W Place, 52 Wyndham Street, Central, Hong Kong
Abstraction Athwart Worlds: 
Ties Between Modern Worlds
Zao Wou-Ki | Chu Teh-Chun | Feng Xiao-Min
Pierre Soulages | Hans Hartung | Jean-Paul Riopelle
Exhibition date: October 3 - October 24, 2019

More information:

Shanghai Daily Newspaper retraces Feng Xiao-Min’s artistic journey

From Jiangnan to Paris an artist’s journey:

In recent years, Chinese artist Feng Xiaomin has acquired a reputation on the global art scene, following in the steps of two other big-name Chinese artists, Zao Wou-ki (1921-2013) and Chu Teh-Chun (1920-2014).

In 1948, Zao went to Paris, and seven years later, Chu arrived in the city. Like his two predecessors, Feng also left China and settled down in Paris in 1988. Today Feng’s art is distinctively placed at luxury hotels, such as the Langham, Shanghai, Xintiandi and the Sukhothai Shanghai, in the heart of the city’s business and entertainment district.

His solo-exhibition early this year at the Opera Gallery in Hong Kong received high acclaim. Founded in Paris in 1994 by Gilles Dyan, the Opera Gallery is one of the leading international dealers of contemporary art with 13 branches around the world.

Last month, Feng came back from Paris to Shanghai for a short stay in the city where he was born and bred.

“In fact, I met both Zao and Chu in Paris,” Feng said with a smile. “Yet we seldom talked about art but chatted like longlost friends. Perhaps we all agree art is not something to be taught.”

Born in 1959 in Shanghai, Feng, the youngest of three, grew up in a wealthy family of intellectuals. His grandfather was a noted banker.  “So my mother was quite strict with us,” Feng recalled. “She was particularly keen on our manners including table manners or how to receive a visitor to our family.”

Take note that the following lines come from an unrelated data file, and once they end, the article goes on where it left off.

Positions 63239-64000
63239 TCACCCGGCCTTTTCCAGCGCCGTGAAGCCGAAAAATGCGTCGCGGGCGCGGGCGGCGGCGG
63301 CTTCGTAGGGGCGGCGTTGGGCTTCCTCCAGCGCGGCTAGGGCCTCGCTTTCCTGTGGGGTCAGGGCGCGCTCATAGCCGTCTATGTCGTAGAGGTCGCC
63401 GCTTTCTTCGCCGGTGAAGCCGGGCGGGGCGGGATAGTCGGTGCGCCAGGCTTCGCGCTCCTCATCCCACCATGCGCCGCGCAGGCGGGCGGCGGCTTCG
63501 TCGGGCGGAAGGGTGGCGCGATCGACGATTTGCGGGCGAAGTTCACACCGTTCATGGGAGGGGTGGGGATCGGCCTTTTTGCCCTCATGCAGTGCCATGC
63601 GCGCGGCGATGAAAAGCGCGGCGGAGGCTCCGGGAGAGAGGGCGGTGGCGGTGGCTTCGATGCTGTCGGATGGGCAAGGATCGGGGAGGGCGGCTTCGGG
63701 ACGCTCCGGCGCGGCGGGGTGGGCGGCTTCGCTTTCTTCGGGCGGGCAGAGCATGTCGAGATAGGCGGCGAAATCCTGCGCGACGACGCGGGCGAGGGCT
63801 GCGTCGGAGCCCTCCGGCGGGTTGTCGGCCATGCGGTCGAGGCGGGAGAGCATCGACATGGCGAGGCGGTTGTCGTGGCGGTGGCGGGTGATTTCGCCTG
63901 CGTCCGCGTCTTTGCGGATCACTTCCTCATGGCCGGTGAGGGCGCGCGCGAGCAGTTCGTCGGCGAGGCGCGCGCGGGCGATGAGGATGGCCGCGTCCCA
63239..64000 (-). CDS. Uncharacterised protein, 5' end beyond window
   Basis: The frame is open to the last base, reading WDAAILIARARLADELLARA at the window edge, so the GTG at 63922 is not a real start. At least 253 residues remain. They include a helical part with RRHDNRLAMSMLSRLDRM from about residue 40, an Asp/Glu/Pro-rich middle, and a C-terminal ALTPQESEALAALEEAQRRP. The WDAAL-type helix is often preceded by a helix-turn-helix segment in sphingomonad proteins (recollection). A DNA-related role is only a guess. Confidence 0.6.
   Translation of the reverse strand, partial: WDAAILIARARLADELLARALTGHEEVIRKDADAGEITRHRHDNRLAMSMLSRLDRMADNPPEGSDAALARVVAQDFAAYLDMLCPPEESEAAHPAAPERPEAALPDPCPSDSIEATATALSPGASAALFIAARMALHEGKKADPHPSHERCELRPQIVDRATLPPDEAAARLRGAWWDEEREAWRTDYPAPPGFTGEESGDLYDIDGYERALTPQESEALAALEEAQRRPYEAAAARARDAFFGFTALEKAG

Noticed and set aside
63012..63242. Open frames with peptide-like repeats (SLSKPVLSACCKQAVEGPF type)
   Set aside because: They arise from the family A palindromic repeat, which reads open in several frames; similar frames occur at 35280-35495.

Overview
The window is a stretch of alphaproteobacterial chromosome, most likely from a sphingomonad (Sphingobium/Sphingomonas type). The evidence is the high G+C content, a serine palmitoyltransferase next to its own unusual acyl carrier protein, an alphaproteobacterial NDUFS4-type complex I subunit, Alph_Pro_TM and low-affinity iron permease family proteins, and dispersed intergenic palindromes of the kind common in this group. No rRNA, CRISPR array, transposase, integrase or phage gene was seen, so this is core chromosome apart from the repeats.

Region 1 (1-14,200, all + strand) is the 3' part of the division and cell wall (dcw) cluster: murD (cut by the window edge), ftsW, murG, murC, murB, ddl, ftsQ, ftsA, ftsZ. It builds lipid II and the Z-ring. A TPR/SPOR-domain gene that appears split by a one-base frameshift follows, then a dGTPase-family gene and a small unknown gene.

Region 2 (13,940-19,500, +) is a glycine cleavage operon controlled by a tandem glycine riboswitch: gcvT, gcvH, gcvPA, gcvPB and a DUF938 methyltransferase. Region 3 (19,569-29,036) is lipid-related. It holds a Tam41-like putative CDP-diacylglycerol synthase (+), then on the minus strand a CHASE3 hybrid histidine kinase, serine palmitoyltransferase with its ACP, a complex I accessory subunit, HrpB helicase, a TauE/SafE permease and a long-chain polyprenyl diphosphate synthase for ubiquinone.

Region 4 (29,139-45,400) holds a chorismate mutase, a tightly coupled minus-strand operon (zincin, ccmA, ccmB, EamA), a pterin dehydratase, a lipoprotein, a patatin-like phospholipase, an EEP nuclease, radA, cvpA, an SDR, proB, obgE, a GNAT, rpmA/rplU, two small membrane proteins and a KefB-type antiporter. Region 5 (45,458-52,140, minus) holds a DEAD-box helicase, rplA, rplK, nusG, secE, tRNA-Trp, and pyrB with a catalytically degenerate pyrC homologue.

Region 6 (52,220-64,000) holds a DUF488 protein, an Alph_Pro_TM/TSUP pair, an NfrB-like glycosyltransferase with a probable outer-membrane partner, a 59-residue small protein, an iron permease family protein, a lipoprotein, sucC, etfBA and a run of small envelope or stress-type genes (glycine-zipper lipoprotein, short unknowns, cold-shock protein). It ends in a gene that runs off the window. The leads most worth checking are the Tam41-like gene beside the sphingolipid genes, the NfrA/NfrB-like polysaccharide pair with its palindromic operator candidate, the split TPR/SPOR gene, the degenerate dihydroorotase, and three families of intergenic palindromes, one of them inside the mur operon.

At the age of 6, he began to learn Chinese calligraphy. He later became an ink wash painter, achieving a certain amount of fame in the early 1980s.

However the 20-year-old at that time wanted to see the bigger world outside and tried his luck on Paris. He studied at the Ecole Nationale Superieure des Beaux-Arts in Paris, abandoning the medium of ink for oil and acrylic colors.

Color became the soul in his paintings from then on. Although Feng attributes the color palette in his painting to the influence of European Impressionists who use color distinctively in their oil paintings, he says some of his inspiration indeed comes from the Jiangnan region of China — the area south of the lower
reaches of the Yangtze.

His work captures its foggy atmosphere during the sunset and at dawn and dusk. Feng also says that his painting owes much to his roots, particularly in the field of calligraphy.

His work is not pure abstract, but rather “paysagisme abstrait,” meaning abstract landscape, a term employed by Michel Ragon, when referring to Zao. Tufts of wild grasses, beds of sparse undergrowth, wandering paths, scrubby trees, deserted beaches, blue or overcast skies, unidentifiable structures, distant gates, summery impressions, and misty winter morning… all recalling past memories of escape or contemplation. “Vacancy, stillness, placidity, tastelessness, quietude, silence, and doing-nothing are the root of all things,” he explains.